For customizer Jon Stiles, big results come from tiny details in his caterpillar tractor toy hobby.
Not everyone would drive 200 miles out of his way just to take a photo of a vintage brush plow. But Jon Stiles, Deer Creek, Minn., brings unusual passion to his hobby of customizing Caterpillar tractor toys.
On a recent drive in rural Minnesota, Jon spotted a large, single-bottom brush (or ditch) plow. "I didn't have a camera with me, but the plow impressed me enough that I actually drove back a couple hundred miles to get a picture of it so I could put it on my wish list," he says. "I should stop doing things like that, because I have more projects backed up in my brain, and on pictures, than I'll ever have time to do."
That kind of dogged determination and attention to detail, is what makes Jon's customized Caterpillar toys striking and unusual.
Jon has been customizing toys all his life. "When we were kids, we didn't have money for things like toys," he says, "but one time I got paid for threshing for a neighbor and bought a couple of John Deere tractor toys for $1.25 and $1.75."
Both had narrow fronts, so Jon began a process that still serves him well today: examining his world to see what pieces or parts or methods would work for customizing. "I knocked the coating off a welding rod, cut off the front wheels of one of the toys, inserted the welding rod as a front axle, replaced the wheels and I had a wide-front tractor, which wasn't made yet in those days."
It was crude. The entire front end turned off-center, but he didn't mind: He had a wide-front tractor. "I've always looked at things and tried to figure out how to do them differently," he says.
Jon started collecting farm toys in the 1980s, displaying them on a shelf in a video store he and his wife, Lucy, owned. The next step was buying custom-built farm toys, until they became too expensive. "There was a lot of re-manufactured stuff showing up," he says. "I didn't know the difference between the original and the one made last night, so I just thought I'd better quit buying them."
Instead, he turned to 1/25-scale plastic trucks. "Everybody had them under their tables at farm toy shows, but nobody wanted to buy them," he says. "I liked the detail and started collecting them."
For variety, he made a few lowboy trailers, but then needed something to set on the trailers. "On eBay I saw Sherwood Models Ltd. 1/25-scale D8 Caterpillar toys made by Ray Clifford," he recalls. "I wanted them so bad I hurt, but I couldn't afford them." Then he found Sherwood conversion kits, bought them and wanted even more detail. "So I started adding more detail, and got in deeper and deeper."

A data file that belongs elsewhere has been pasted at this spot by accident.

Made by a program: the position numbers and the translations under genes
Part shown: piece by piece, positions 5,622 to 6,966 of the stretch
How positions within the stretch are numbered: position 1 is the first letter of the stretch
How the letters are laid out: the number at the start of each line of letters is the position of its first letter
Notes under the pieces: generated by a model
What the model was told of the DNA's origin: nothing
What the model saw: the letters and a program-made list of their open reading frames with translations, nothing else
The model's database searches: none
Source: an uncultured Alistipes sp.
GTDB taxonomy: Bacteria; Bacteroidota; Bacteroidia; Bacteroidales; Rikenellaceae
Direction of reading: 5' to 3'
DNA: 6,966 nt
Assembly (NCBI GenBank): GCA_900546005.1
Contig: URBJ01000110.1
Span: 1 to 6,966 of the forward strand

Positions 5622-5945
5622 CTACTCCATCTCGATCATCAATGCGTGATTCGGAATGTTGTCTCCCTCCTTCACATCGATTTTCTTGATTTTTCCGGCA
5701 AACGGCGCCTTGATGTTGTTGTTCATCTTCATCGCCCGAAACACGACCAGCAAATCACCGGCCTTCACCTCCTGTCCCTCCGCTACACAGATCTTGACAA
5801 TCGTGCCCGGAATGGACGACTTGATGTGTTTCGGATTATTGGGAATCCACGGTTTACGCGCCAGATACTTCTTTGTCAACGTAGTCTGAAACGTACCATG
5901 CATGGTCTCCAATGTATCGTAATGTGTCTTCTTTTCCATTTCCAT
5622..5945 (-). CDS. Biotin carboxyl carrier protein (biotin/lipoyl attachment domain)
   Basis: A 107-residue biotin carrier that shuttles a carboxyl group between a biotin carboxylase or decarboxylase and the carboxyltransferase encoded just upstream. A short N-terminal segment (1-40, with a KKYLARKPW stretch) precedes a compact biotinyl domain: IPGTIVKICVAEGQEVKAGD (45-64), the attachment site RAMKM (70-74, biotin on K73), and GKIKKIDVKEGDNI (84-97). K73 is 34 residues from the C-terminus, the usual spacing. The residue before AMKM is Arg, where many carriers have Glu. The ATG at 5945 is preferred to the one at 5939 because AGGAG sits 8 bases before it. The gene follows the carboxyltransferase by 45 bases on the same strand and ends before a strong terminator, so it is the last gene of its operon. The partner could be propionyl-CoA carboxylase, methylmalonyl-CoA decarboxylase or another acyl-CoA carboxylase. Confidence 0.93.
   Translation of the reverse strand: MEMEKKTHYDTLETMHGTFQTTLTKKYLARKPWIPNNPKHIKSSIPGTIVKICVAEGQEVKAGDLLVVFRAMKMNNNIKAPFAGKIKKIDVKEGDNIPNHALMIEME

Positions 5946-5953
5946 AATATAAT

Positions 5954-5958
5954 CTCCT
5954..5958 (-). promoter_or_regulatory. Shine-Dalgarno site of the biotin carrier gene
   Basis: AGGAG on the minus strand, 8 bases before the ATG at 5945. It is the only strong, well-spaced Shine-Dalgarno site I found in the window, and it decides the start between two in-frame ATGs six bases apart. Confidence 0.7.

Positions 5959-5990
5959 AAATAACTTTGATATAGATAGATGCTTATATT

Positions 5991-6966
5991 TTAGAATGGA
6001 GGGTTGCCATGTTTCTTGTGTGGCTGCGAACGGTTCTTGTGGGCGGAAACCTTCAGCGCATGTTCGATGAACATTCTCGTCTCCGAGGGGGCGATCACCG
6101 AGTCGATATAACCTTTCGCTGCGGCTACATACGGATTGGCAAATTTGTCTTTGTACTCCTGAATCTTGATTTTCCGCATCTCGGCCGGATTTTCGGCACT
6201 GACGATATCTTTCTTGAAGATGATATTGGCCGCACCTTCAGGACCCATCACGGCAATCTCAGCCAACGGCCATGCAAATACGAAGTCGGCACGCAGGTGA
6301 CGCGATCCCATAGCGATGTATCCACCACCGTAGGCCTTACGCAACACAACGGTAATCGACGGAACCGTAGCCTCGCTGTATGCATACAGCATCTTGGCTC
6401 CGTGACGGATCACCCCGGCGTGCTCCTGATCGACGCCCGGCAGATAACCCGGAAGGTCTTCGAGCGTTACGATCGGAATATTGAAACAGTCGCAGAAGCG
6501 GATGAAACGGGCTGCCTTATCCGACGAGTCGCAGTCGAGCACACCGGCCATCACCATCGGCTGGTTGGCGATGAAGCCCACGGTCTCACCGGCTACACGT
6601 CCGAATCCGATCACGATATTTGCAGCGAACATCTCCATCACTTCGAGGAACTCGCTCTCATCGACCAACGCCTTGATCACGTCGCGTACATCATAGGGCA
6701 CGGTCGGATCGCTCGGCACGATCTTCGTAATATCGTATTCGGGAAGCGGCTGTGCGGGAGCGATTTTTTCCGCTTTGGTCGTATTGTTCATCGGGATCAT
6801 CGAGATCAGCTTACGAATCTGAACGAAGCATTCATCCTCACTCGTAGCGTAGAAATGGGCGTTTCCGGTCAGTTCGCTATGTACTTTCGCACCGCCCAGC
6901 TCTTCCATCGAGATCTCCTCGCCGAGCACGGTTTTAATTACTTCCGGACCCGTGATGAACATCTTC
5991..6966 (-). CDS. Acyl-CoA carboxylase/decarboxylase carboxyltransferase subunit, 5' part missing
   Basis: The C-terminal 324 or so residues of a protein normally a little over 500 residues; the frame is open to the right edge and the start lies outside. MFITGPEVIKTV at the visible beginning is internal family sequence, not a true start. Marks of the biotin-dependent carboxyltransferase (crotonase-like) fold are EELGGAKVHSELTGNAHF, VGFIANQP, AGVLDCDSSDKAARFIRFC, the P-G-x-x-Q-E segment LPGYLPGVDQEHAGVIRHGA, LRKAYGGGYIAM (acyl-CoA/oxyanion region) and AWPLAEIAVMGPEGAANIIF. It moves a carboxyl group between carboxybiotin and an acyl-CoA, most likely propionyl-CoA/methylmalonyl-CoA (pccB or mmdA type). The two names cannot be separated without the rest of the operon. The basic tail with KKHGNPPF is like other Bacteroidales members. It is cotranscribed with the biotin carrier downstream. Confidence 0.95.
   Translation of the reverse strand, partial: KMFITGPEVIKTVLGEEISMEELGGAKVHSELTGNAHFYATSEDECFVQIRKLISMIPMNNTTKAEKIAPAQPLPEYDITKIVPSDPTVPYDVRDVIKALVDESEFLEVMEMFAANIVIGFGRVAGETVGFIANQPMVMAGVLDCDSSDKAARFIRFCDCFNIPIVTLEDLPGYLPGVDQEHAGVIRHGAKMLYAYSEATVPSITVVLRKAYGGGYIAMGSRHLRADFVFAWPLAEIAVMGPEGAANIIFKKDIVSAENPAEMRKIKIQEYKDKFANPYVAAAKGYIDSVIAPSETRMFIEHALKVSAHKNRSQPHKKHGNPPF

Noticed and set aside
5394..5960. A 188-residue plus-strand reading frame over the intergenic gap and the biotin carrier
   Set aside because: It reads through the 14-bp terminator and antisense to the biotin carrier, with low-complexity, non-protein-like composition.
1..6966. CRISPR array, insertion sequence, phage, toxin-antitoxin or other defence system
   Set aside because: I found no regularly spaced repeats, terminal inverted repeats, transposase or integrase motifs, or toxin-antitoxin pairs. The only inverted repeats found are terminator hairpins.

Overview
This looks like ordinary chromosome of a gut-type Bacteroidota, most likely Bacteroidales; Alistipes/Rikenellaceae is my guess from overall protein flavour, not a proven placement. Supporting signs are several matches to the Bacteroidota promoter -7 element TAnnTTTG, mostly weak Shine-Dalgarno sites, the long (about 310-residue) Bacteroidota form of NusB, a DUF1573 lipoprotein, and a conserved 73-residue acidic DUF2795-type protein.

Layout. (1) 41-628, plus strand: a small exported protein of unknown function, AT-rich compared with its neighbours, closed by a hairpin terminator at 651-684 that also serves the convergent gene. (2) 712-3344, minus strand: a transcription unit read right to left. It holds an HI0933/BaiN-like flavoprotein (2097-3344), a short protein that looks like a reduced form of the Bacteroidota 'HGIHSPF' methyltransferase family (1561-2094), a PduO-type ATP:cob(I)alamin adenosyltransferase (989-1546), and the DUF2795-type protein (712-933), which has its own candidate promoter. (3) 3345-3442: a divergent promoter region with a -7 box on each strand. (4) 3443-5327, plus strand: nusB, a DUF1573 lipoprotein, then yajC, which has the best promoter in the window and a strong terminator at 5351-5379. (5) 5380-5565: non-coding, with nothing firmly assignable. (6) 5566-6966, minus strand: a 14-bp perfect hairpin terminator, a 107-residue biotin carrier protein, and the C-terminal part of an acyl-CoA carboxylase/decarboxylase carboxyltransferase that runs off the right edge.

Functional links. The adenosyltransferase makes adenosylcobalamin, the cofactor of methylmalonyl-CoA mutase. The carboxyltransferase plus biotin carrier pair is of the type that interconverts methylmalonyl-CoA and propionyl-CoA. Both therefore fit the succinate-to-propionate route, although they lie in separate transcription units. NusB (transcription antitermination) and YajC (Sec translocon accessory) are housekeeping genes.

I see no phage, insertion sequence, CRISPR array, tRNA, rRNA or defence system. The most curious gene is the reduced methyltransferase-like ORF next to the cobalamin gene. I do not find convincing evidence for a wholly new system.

Though his first customized toys weren't accurate, they looked good to Jon. "I'd say, 'If you find things wrong with the toys I've made, you're standing too close. You need to step back a little ways,'" he says with a laugh.
Before he began customizing Caterpillar toys, Jon had no experience in the construction industry, a fact that surprises people who see his models. In fact, he had never seen real construction equipment until a road was built in front of his family's house in the 1950s. "Nobody in that area of Minnesota had a crawler or anything like that," he says.
After making his first less-than-accurate toys, Jon began to examine construction equipment. He talked with construction people and learned from show-goers who pointed out the errors in his toys. "They didn't do it in a mean-spirited way, but were just helpful," he says, "and I appreciate that."
Eventually he got involved with the Antique Caterpillar Machinery Owners Club and began making more accurate toys. "The more customizing you do," he says, "the more you grow."
Sometimes Jon's work is deliberately inaccurate. On those occasions, he may not have a photo to work from, or accuracy may require an inordinate amount of time or money. He keeps it all in perspective. "They don't have to be perfect," he says. "They're just toys."
For example, cab door and window dimensions aren't always exactly scaled. "On the real ones, windows were about half as high as the door, so that's how I made them on the toys," he says. "Or the doors on my models aren't as wide. Things like that can be incorrect, because the toy is going in my collection."
He might make a cab roof protrude further in front than it would on the real cab, because it's more pleasing to his eye. "I like the overhang a little longer than on a factory-built cab to help balance things out."